(NAPSI)—If you’re like 90 percent of shoppers, you consult the Nutrition Facts panel on food packages before you buy. To make it easier to make informed food choices, the U.S. Food and Drug Administration (FDA) has developed a new Nutrition Facts label. Here are the seven major new features:
- Increased print size for “Calories.”
Calorie counts will be easier to see.
- Inclusion of “Added Sugars.”
The FDA currently defines added sugars as “sugars that are either added during the processing of foods, or are packaged as such, and include sugars (free, mono- and disaccharides), sugars from syrups and honey, and sugars from concentrated fruit or vegetable juices that are in excess of what would be expected from the same volume of 100 percent fruit or vegetable juice of the same type.” Sugar alcohols, or polyols, provide sweetness but aren’t counted as “added sugars” because they’re not sugar. These low-digestible carbohydrates can replace sugar as a lower-calorie alternative. Common polyols include erythritol, maltitol, sorbitol, mannitol, xylitol, lactitol, isomalt and hydrogenated starch hydrolysates. Continue reading
(NAPSI)—Remember the Lorax, who spoke for the trees? Dr. Seuss’ tale laid important groundwork by encouraging the next generation to care about the environment. As Seuss wrote, “Unless someone like you cares a whole awful lot, nothing is going to get better. It’s not.” Regardless of age or ability, students who care “a whole awful lot” can become some of bees’ best advocates.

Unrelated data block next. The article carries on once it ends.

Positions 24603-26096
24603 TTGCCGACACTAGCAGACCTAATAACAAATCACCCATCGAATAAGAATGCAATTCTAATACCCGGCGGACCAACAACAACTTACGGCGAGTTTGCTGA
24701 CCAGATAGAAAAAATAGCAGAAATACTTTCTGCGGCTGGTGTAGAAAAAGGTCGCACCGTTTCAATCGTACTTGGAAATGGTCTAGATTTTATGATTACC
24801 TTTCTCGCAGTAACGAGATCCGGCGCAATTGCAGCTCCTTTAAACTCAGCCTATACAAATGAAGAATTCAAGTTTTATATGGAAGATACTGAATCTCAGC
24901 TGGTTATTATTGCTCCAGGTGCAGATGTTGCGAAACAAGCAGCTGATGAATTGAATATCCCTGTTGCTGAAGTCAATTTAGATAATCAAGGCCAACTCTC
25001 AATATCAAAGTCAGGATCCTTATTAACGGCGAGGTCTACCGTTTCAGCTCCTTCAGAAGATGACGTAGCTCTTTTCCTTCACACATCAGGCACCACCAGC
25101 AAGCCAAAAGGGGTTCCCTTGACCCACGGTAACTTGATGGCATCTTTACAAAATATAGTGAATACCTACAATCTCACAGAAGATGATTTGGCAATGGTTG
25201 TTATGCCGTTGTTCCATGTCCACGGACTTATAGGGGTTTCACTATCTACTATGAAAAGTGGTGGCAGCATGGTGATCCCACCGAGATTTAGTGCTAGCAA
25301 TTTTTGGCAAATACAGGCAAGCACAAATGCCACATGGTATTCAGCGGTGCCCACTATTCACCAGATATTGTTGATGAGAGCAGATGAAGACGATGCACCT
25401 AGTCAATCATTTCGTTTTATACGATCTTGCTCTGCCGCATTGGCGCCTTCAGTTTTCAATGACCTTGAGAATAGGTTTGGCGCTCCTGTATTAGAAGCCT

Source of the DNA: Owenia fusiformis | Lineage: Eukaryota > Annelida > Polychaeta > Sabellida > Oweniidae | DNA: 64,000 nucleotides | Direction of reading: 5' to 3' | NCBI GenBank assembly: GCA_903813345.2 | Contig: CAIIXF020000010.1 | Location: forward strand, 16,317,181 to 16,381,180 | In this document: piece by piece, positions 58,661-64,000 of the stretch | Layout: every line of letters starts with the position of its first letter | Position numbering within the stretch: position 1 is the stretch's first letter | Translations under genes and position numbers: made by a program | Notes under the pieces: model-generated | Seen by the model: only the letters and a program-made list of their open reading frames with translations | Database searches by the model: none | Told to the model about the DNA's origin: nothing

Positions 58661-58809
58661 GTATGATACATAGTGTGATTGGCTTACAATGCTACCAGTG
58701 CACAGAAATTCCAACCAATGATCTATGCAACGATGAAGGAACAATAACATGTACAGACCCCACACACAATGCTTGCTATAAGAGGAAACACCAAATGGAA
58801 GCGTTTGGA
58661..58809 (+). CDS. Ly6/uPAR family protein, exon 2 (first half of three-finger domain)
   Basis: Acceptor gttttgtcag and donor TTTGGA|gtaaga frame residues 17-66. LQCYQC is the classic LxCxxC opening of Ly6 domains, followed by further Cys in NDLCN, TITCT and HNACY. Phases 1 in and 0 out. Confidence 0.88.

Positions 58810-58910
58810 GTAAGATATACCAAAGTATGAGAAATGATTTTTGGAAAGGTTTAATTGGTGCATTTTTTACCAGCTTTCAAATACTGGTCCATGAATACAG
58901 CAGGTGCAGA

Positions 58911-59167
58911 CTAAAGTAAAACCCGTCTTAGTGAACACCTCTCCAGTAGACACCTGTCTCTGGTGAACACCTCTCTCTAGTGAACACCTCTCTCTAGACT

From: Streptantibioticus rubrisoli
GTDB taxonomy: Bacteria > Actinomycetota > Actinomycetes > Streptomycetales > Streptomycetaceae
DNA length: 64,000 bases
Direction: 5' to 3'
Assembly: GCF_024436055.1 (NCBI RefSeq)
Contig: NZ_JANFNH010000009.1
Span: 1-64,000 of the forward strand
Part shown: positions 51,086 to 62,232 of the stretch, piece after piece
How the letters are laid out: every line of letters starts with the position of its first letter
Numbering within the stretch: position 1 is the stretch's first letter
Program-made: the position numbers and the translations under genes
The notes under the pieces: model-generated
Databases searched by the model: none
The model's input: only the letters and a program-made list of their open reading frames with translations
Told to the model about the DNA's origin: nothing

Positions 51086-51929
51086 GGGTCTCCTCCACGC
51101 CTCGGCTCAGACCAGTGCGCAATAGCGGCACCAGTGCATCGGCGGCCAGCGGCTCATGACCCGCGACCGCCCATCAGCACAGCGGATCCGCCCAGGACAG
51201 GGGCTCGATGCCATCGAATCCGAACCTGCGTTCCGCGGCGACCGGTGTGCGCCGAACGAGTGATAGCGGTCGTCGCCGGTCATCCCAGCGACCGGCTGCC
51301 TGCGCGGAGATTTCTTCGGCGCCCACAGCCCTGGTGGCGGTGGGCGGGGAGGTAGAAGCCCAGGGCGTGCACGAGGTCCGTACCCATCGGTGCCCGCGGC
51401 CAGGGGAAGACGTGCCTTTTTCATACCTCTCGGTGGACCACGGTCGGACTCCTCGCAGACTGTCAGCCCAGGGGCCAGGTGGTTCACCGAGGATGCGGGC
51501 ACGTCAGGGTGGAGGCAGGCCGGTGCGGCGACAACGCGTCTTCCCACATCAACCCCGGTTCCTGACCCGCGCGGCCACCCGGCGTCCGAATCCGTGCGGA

With pollinators facing challenges including a lack of forage (food) that provides them with proper nutrition and habitat, we have a great opportunity to empower the next generation to “speak for the bees” and give them the tools to help. Continue reading
(NAPSI)—If you have high blood pressure, consult your doctor or pharmacist about the safety of over-the-counter medicines. Some pain relievers and cold and flu medications may raise blood pressure. Always read medication labels and discuss alternative pain, fever or cold medicine with your doctor.
Stay in the know about your car’s health with Hum by Verizon. The Vehicle Diagnostics feature can help you stay ahead of potential issues for more safety on the road and money in your pocket.
If you develop the nasal congestion, aches and fever of the flu, get a doctor’s advice right away. Using a phone, mobile app or the Web, you can access board-certified doctors through a telehealth solution such as Teladoc. Learn more at www.Teladoc.com/flu.
The not-for-profit American Red Cross shelters, feeds and provides emotional support to disaster victims; supports military personnel and their families; supplies about 40 percent of the nation’s blood; teaches lifesaving skills; and provides humanitarian aid. Learn more, including how to help, at www.redcross.org. Continue reading
(NAPSI)—If yours is among the nearly seven in 10 U.S. households with pets, you may be glad to learn of a good way to keep them healthy. Hemp seed, krill and salmon oil are some of nature’s best sources of natural essential fatty acids: omega-3 and omega-6 (EPA and DHA).